The widespread use of an electronic healthcare record (EHR) in hospitals would reduce the risk of Covid-19 infection in healthcare workers, many of whom are still using traditional paper documents for capturing and relaying patient information, the Medical Independent (MI) has been told.
Consultant in Old Age Psychiatry, North Dublin, Dr Matthew Sadlier told MI that the current Covid-19 pandemic highlights the value of an EHR in terms of staff safety.
“What this Covid crisis has shown more than anything else is that our IT structure and our information structures are not suitable for the 21st Century,” according to Dr Sadlier.
“We are still using paper charts which at this point in time for us is a major source of infection, when we’re trying to reduce contact with social distancing. But in a hospital each patient’s chart is handled by how many different professionals each day because there’s no other alternative. While if you had an electronic patient record that’s accessible from different points, that would be fine.”
Speaking to MI, Consultant in Infectious Disease, Mater Misericordiae University Hospital, Dublin, and spokesperson for the Infectious Diseases Society of Ireland, Dr Eavan Muldoon, said the development of electronic health records in general, and especially electronic prescribing, has a “significant and valuable role in antimicrobial stewardship”.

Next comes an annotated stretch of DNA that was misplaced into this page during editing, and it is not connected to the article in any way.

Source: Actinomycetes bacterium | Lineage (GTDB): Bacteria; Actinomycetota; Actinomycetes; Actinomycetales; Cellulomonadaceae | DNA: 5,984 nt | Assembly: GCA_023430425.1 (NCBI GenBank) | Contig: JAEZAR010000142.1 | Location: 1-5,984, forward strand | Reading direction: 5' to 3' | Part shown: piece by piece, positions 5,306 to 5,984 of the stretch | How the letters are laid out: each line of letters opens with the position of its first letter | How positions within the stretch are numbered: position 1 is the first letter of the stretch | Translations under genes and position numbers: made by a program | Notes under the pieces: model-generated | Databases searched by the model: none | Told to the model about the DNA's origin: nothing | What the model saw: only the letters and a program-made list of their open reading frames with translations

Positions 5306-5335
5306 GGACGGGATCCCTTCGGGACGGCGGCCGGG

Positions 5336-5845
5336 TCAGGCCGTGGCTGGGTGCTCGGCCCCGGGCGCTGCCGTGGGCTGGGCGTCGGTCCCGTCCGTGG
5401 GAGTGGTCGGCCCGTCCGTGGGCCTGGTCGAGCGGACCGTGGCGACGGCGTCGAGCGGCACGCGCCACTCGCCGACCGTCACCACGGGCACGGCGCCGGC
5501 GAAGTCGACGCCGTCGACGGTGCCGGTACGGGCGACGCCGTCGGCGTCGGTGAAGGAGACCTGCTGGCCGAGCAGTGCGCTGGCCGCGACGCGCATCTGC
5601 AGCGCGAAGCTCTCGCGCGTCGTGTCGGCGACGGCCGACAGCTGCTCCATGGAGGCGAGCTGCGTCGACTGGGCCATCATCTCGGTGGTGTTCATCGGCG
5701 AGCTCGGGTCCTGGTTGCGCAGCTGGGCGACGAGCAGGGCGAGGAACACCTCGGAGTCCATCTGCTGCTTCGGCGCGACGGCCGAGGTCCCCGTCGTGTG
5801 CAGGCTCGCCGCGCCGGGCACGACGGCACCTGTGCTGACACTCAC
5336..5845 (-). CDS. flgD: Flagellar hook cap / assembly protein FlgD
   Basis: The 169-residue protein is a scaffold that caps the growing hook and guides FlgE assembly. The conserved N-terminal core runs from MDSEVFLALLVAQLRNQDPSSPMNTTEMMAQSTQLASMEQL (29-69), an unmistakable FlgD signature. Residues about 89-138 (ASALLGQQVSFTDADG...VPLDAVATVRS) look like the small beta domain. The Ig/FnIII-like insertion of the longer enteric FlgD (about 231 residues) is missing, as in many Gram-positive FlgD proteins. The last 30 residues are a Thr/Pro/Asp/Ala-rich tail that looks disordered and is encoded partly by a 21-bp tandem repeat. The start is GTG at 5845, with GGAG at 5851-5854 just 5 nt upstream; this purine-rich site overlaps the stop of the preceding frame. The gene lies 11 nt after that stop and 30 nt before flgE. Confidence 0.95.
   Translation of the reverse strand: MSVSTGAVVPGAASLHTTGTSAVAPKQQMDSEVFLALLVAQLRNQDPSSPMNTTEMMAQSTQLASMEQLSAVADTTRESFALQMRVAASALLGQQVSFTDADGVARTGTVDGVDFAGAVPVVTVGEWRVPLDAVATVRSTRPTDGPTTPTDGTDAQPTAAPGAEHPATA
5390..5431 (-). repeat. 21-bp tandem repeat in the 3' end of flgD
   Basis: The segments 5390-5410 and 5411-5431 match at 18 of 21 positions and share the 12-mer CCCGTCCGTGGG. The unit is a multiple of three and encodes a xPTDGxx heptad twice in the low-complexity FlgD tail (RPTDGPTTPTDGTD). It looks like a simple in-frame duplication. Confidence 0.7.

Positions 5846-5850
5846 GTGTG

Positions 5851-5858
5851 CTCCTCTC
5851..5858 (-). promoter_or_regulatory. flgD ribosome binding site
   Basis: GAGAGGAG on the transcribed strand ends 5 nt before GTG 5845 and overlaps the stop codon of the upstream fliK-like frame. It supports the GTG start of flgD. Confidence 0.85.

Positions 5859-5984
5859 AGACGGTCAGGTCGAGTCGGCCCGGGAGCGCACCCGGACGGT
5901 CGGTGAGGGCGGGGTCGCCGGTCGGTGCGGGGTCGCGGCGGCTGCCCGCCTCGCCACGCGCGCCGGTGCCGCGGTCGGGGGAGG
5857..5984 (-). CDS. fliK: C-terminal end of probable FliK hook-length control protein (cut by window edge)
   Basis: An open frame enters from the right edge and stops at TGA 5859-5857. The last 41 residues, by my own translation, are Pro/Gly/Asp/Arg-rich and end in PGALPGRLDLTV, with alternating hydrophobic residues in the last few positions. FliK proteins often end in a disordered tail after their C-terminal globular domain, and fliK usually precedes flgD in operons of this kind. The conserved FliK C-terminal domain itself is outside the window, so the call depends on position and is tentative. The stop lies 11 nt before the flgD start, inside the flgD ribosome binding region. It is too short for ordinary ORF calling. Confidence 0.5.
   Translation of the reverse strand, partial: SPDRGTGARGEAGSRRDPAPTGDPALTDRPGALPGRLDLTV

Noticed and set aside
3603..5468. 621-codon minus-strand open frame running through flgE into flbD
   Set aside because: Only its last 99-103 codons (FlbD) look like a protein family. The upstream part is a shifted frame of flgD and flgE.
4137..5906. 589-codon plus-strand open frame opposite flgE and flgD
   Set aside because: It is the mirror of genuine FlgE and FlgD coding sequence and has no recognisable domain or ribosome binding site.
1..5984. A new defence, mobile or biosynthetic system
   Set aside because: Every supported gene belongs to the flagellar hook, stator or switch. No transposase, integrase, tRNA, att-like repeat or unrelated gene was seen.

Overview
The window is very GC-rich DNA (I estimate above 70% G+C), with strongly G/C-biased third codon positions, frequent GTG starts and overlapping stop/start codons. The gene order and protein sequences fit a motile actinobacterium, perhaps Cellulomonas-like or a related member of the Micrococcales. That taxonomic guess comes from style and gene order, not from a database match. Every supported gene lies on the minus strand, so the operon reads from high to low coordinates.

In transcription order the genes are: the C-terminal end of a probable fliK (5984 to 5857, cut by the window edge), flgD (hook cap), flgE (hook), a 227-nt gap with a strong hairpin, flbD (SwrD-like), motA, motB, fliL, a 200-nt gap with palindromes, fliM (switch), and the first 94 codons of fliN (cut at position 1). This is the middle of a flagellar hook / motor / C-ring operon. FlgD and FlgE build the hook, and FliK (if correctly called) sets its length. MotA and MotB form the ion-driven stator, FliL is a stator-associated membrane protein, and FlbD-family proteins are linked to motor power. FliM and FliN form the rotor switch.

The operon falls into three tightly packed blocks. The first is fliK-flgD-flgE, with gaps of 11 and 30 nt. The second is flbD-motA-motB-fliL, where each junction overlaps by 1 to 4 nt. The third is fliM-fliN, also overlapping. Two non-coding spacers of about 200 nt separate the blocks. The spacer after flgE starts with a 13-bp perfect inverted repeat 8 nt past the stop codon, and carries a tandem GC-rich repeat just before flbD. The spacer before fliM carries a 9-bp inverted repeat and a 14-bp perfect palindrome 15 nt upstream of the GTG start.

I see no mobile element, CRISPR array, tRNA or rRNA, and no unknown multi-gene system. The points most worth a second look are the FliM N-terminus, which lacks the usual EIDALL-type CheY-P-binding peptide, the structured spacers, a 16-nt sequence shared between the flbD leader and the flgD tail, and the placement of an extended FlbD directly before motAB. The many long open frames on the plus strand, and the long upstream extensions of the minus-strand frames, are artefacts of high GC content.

“Some of our members work in centres with EMRs [electronic medical records] and have seen the benefit in the current situation as it allows the remote evaluation of patient vital signs etc.,” according to Dr Muldoon.
“Additionally it allows remote MDT [multi-disciplinary team] working, where clinical data can be reviewed.”
Dr Muldoon stressed there must be enough terminals for staff to use the electronic records, especially when physical distancing so important.
“Terminals must be able to be disinfected and this [should be] done frequently. Any system should be adopted on a nationwide basis rather than different systems in different centres. Finally many of us have experienced the introduction of EMRs in hospitals we have worked in. This is a process that needs to be done in a thoughtful and considered manner, not during a crisis.”
The HSE had previously finalised an EHR business case, which was approved by the HSE leadership team in the spring of 2016. The case was submitted to the Department of Health but since then, progress has halted. The Executive was revising the case following requests from the Department.